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TRANSFORMATION KCSC - BALJEET RUPRAH-SHAH

I started in post in March 2018. The question I was asked most ‘what exactly does Transformation mean?’….

So my challenge is to put this into as few words as possible whilst making sense!

Transformation has been going on within the NHS since its conception on the 5thof July 1948. We are celebrating its 70 year existence right now. 

The Voluntary Sector has existed way before the NHS in one form or another. From the 1830s, voluntary, mainly faith-based, institutions providing schooling for the working classes were funded, and increasingly regulated, by a state which was concerned about the literacy and discipline of the population.

Education provided a model for future developments in state welfare: activities pioneered by the voluntary sector were adopted by the state. For example, child abuse was not new in the later nineteenth century, but it took the voluntary National Society for the Prevention of Cruelty to Children (NSPCC, founded in 1884 as the London Society) to make a fuss about it, seek ways to rescue and protect children, to press government to make it illegal and punish perpetrators and, eventually, to set up local authority committees to support and care for children. [George Behlmer, Child Abuse and Moral Reform in England, 1870-1908,  Stanford University Press, 1982). NSPCC was just one of many organisations which established a model for the future, by identifying a social problem, seeking viable ways to help the victims, then campaigning for government to adopt these methods, because only the state had the resources to deal on a national scale with challenges beyond the scope of unavoidably limited and localized voluntary action. Far from the state seeking to crowd out voluntary action, it was, often reluctantly, persuaded into action by voluntary organizations. We the voluntary sector continue, now in 2018 to campaign for needs of both our local communities and at a national level. 

The first anniversary of the tragic Grenfell Tower fire has just passed. The public sector, local council and the NHS were simply unable to respond effectively and quickly enough to those communities who were devastated by the fire. We can reason that there are so many changes going on within the public sector that there is less local history, and relationships which are strong, and able to deliver collaboratively in a crisis. We can argue that the public sector is simply not in touch with deprived communities. I don’t have the answer. It is difficult for me to fathom how the richest Borough in the UK or is it Europe responded so in adequately.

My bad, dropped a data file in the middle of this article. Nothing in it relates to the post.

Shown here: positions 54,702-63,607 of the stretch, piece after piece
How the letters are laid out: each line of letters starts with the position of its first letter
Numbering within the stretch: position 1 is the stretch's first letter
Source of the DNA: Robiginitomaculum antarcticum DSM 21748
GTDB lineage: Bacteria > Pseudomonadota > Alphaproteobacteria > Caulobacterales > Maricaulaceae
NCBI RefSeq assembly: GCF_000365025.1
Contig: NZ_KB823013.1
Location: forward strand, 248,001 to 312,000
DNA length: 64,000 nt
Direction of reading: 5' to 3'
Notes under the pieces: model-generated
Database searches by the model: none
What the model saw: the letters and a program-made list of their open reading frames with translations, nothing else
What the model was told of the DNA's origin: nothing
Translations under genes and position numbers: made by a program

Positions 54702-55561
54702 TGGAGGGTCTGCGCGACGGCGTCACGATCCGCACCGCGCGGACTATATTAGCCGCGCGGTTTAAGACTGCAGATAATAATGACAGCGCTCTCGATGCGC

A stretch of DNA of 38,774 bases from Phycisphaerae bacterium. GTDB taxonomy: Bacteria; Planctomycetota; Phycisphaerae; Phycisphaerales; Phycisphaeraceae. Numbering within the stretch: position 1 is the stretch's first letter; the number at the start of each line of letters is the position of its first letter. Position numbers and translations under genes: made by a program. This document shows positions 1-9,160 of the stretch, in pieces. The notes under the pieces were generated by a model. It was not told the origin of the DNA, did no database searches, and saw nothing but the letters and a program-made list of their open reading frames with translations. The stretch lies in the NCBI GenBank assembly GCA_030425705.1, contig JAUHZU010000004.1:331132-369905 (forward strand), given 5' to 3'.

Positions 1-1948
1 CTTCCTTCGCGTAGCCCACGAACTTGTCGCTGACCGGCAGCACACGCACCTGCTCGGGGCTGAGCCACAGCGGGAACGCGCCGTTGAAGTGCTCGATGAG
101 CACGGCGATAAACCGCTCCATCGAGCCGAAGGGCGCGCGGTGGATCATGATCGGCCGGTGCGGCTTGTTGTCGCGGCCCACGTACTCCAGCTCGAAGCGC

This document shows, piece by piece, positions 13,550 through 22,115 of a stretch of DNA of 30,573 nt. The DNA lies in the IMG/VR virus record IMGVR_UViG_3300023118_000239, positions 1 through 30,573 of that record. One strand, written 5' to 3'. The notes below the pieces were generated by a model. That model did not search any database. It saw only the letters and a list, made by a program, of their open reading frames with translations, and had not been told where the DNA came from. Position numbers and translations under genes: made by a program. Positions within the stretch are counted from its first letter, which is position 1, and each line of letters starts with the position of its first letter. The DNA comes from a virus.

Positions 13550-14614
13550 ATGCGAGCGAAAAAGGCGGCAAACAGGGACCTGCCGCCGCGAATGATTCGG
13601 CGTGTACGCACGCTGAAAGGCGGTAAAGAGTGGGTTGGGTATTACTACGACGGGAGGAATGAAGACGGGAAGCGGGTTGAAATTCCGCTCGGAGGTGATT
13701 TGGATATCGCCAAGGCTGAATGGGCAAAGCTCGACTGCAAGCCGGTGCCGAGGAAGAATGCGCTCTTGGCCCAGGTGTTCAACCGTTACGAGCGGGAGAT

What is a fact and I do know is how, we as the voluntary sector came forward immediately and reached out to the victims devastated by fire. Food, clothing, shelter were given in abundance. All voluntary sector communities came together in force to support the Grenfell victims. 

We know in our gut those of us who have worked in the voluntary sector what we do well. We are close to the front line the grass roots of our communities. So you might ask, why do we need to change? Why do we need to transform?

As the great man said ‘the times they are a changing’. It’s not our sector that is being asked to transform it is all of the providers of services. General Practice, hospitals and mental health trusts, local authorities are all being asked to transform. We are seeing budget constraints of the type we have never seen before. You can say that the writing has been on the wall for a long time but each concessive government didn’t do anything about it. We are now in at breaking point.

We now have to work differently. I don’t think that it is necessary to change our ethos and values, nor change what we believe in. What we will need to do is to take very seriously the changes which are happening around us and no longer hide from what is going on around us.

Change can be difficult but at the same time it can open up opportunities. The voluntary sector in Kensington and Chelsea has a strong history which is rooted. One thing I am sure of is that we together as a collaborative can achieve much more for our local communities.